Tuesday, April 22, 2008


GARY WOLF, WIRED - Twenty years ago, [Piotr Wozniak] realized that computers could easily calculate the moment of forgetting if he could discover the right algorithm. SuperMemo is the result of his research. It predicts the future state of a person's memory and schedules information reviews at the optimal time. The effect is striking. Users can seal huge quantities of vocabulary into their brains. But for Wozniak, 46, helping people learn a foreign language fast is just the tiniest part of his goal. As we plan the days, weeks, even years of our lives, he would have us rely not merely on our traditional sources of self-knowledge - introspection, intuition, and conscious thought - but also on something new: predictions about ourselves encoded in machines.

Given the chance to observe our behaviors, computers can run simulations, modeling different versions of our path through the world. By tuning these models for top performance, computers will give us rules to live by. They will be able to tell us when to wake, sleep, learn, and exercise; they will cue us to remember what we've read, help us track whom we've met, and remind us of our goals. Computers, in Wozniak's scheme, will increase our intellectual capacity and enhance our rational self-control.

The reason the inventor of SuperMemo pursues extreme anonymity, asking me to conceal his exact location and shunning even casual recognition by users of his software, is not because he's paranoid or a misanthrope but because he wants to avoid random interruptions to a long-running experiment he's conducting on himself. Wozniak is a kind of algorithmic man. He's exploring what it's like to live in strict obedience to reason. On first encounter, he appears to be one of the happiest people I've ever met. . .

As a student at the Poznan University of Technology in western Poland in the 1980s, Wozniak was overwhelmed by the sheer number of things he was expected to learn. . . The most important challenge was English. Wozniak refused to be satisfied with the broken, half-learned English that so many otherwise smart students were stuck with. So he created an analog database, with each entry consisting of a question and answer on a piece of paper. Every time he reviewed a word, phrase, or fact, he meticulously noted the date and marked whether he had forgotten it. At the end of the session, he tallied the number of remembered and forgotten items. By 1984, . . . Wozniak's database contained 3,000 English words and phrases and 1,400 facts culled from biology, each with a complete repetition history. He was now prepared to ask himself an important question: How long would it take him to master the things he wanted to know?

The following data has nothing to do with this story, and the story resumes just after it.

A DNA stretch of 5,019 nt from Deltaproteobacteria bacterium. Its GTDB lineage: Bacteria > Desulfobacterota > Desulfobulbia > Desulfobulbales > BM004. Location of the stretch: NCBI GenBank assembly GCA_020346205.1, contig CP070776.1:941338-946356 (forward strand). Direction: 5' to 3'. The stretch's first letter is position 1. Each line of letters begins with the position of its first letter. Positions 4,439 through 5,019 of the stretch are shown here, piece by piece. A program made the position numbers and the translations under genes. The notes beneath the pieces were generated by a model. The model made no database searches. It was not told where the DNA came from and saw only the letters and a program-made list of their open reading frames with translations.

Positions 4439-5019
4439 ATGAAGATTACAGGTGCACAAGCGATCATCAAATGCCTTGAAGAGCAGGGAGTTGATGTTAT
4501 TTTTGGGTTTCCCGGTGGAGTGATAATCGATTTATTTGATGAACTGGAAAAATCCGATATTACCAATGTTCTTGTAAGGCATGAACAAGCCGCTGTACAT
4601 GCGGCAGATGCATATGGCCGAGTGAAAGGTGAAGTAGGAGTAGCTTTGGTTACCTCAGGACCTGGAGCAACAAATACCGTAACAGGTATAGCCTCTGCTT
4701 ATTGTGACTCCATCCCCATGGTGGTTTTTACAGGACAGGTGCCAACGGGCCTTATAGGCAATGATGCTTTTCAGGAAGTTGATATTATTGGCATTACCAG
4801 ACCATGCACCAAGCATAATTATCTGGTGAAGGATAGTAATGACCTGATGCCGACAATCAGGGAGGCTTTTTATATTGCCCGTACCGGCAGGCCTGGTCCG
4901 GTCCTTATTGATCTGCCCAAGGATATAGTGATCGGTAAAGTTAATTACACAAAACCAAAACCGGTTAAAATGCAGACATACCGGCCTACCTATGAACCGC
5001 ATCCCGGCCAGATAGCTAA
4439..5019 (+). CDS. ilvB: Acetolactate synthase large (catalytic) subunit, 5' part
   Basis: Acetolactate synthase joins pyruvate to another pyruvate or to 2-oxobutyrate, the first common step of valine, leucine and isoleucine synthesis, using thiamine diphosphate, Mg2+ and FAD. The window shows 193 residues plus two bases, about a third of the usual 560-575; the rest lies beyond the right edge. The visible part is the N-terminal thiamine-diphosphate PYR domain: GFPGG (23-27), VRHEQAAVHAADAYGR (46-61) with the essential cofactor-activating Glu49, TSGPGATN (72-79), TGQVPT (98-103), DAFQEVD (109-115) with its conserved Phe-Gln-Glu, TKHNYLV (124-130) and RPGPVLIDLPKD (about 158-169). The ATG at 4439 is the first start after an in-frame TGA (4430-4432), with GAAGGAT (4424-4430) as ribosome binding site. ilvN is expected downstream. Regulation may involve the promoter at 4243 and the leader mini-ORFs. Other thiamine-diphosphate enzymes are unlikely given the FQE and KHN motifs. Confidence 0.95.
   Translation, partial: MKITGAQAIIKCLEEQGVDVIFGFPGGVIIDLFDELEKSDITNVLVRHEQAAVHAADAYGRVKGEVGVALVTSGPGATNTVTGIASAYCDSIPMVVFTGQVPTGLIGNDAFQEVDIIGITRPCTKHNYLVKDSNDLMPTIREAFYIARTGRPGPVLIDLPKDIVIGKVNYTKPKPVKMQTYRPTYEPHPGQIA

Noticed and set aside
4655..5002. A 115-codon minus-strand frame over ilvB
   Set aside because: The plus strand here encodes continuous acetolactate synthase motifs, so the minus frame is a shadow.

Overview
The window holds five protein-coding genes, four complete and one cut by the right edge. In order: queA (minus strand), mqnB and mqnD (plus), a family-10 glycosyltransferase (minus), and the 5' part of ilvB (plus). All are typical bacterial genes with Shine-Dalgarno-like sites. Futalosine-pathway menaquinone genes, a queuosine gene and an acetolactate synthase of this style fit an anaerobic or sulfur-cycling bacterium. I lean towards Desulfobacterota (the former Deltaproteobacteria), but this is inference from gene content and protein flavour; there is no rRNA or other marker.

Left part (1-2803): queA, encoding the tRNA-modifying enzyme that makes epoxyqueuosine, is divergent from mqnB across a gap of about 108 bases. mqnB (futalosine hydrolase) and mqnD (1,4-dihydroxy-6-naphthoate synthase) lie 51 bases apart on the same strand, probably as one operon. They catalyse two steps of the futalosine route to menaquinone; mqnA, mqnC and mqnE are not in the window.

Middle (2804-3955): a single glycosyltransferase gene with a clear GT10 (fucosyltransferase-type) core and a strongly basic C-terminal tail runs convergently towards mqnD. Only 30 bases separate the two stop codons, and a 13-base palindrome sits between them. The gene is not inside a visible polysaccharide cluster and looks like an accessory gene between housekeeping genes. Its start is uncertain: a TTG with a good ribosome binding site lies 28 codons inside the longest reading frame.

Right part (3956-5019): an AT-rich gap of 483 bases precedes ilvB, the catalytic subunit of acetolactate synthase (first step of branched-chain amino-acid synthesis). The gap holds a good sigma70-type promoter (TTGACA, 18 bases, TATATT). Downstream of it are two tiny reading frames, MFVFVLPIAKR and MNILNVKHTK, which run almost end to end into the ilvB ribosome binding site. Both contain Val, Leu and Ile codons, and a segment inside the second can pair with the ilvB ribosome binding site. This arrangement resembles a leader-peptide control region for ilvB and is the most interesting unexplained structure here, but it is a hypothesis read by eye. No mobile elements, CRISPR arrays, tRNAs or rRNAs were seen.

The answer: too long. In fact, the answer was worse than too long. According to Wozniak's first calculations, success was impossible. The problem wasn't learning the material; it was retaining it. He found that 40 percent of his English vocabulary vanished over time. Sixty percent of his biology answers evaporated. Using some simple calculations, he figured out that with his normal method of study, it would require two hours of practice every day to learn and retain a modest English vocabulary of 15,000 words. For 30,000 words, Wozniak would need twice that time. This was impractical. . .

Wozniak takes an almost physical pleasure in reason. He loves to discuss things with people, to get insight into their personalities, and to give them advice - especially in English. One of his most heartfelt wishes is that the world have one language and one currency so this could all be handled more efficiently. He's appalled that Poland is still not in the Eurozone. He's baffled that Americans do not use the metric system. For two years he kept a diary in Esperanto.

Although Esperanto was the ideal expression of his universalist dreams, English is the leading real-world implementation. Though he has never set foot in an English-speaking country, he speaks the language fluently. "Two words that used to give me trouble are perspicuous and perspicacious," he confessed as we drank beer with raspberry syrup at a tiny beachside restaurant where we were the only customers. "Then I found a mnemonic to enter in SuperMemo: clear/clever. Now I never misuse them."


At April 22, 2008 3:32 PM, Anonymous Bill Chapman said...

How good to see the mention of Esperanto here. In fact Esperanto is a steadily growing language, spoken by people interested in life beyond their own frontiers. It's still worth learning and using.

At April 23, 2008 7:05 AM, Blogger Brian said...

May I explain that Esperanto does not intend to supplant ethnic languages to be a "single" language for the world, but to be everyone's "second" language.

You might like to check http://www.esperanto.net


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